Two years ago, Ann Braden wouldn't have predicted that a major candidate for governor of Vermont would run a television advertisement calling for gun control.
"But it often takes time for the state capital to catch up to public opinion," says Braden, who founded Gun Sense Vermont after the December 2012 school shooting in Newtown, Conn.
Now, with less than three weeks remaining before Vermont's gubernatorial primary, one candidate is staking her candidacy on the controversial issue. In a television advertisement released Wednesday, Democrat Sue Minter ties firearms to domestic violence and pledges to take on "the gun lobby."
"We need to keep guns away from domestic abusers and require background checks on all gun sales," she says.
It may not be the riskiest strategy in a Democratic primary. The Castleton Polling Institute found last February that 97 percent of Democrats support universal background checks. Even independents and Republicans overwhelmingly support the concept, the poll concluded.
But gun rights supporters are a highly motivated crowd — and Minter's ad could galvanize them against her in a general election, should she prevail. Both Republican gubernatorial candidates, Lt. Gov. Phil Scott and retired Wall Street banker Bruce Lisman, say they oppose new state gun laws.
Evan Hughes, vice president of the Vermont Federation of Sportsmen's Clubs, says his organization "expects that this type of ad will motivate its membership." He says the group has no current plans to endorse a candidate — but that could change.
"She's in a tight primary and she's looking for some way to get further out on the left than her two opponents," Hughes says. "It's the federation's position this will hurt her."
Minter's Democratic rivals, meanwhile, take issue with her suggestion that she's out in front on gun control.
"I'm the candidate for governor who's willing to talk about it," she says in the ad. "I won't back down from this fight. You can count on it."
According to Peter Galbraith, a former ambassador and state senator who is also seeking the nomination, "Saying you're a leader on an issue doesn't necessarily make you one."
While acknowledging that Minter first called for universal background checks last December, he notes that he only joined the race in March. He argues that he was the first to call for an assault weapons ban — and that he's the only one who plans to actively lobby for one. Both Minter and a third candidate, former senator Matt Dunne, say they would sign such a ban but wouldn't make it their first priority.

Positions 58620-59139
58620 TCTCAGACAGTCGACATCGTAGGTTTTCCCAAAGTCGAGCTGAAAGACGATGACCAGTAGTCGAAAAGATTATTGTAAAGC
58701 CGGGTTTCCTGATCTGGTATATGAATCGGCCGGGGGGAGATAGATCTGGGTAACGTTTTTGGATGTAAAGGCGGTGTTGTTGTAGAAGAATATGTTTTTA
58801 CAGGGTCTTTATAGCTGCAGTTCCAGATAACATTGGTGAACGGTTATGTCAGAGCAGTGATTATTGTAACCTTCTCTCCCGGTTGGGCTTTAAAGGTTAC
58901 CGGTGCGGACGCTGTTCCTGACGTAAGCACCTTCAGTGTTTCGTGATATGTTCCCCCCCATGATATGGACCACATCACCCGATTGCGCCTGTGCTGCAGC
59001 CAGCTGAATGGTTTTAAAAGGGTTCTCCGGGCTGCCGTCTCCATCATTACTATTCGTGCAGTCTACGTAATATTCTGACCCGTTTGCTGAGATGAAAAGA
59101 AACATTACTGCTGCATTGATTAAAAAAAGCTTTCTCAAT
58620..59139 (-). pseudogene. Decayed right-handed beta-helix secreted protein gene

"That is an agenda I will push for when I am governor," Galbraith says. "I won't just sign it if the legislature sends it to me. It's something I'll push for."
Dunne spokeswoman Jessica Bassett says Minter's campaign is trying to "muddy the truth" and accuses her of skipping a debate last month in the Northeast Kingdom rather than defend her position where it's least popular.
"The reality is that Matt Dunne has talked loudly and frequently about his support for universal background checks," Bassett says. "Any claim to the contrary is nothing more than a political strategy to mislead voters."
Minter stands by the notion that she's led the way.
"I know that I'm the candidate that's been talking about it from early on and continues to raise it and continues to talk about domestic violence," she says. "I have not heard them raise that."
And Minter says she's not worried about alienating general election voters in her quest to win the primary.
"Every issue has its challenges, and I will not back down," she says. "I will also say I think the conversation is shifting — across this country and here. I hear many people thanking me for standing up for this issue."
Braden, who has not publicly endorsed a candidate, agrees. She notes that in recent weeks, Sen. Patrick Leahy (D-Vt.) and Sen. Bernie Sanders (I-Vt.) took part in a filibuster to support gun control legislation, while Congressman Peter Welch (D-Vt.) joined in a sit-in on the House floor to support similar measures. All three once opposed new federal gun laws.
"We're seeing lawmakers really quickly catching up on this issue, and I think Sue is really one of the driving forces in that effort," Braden says. "It's like a snowball rolling down the slope, gaining momentum."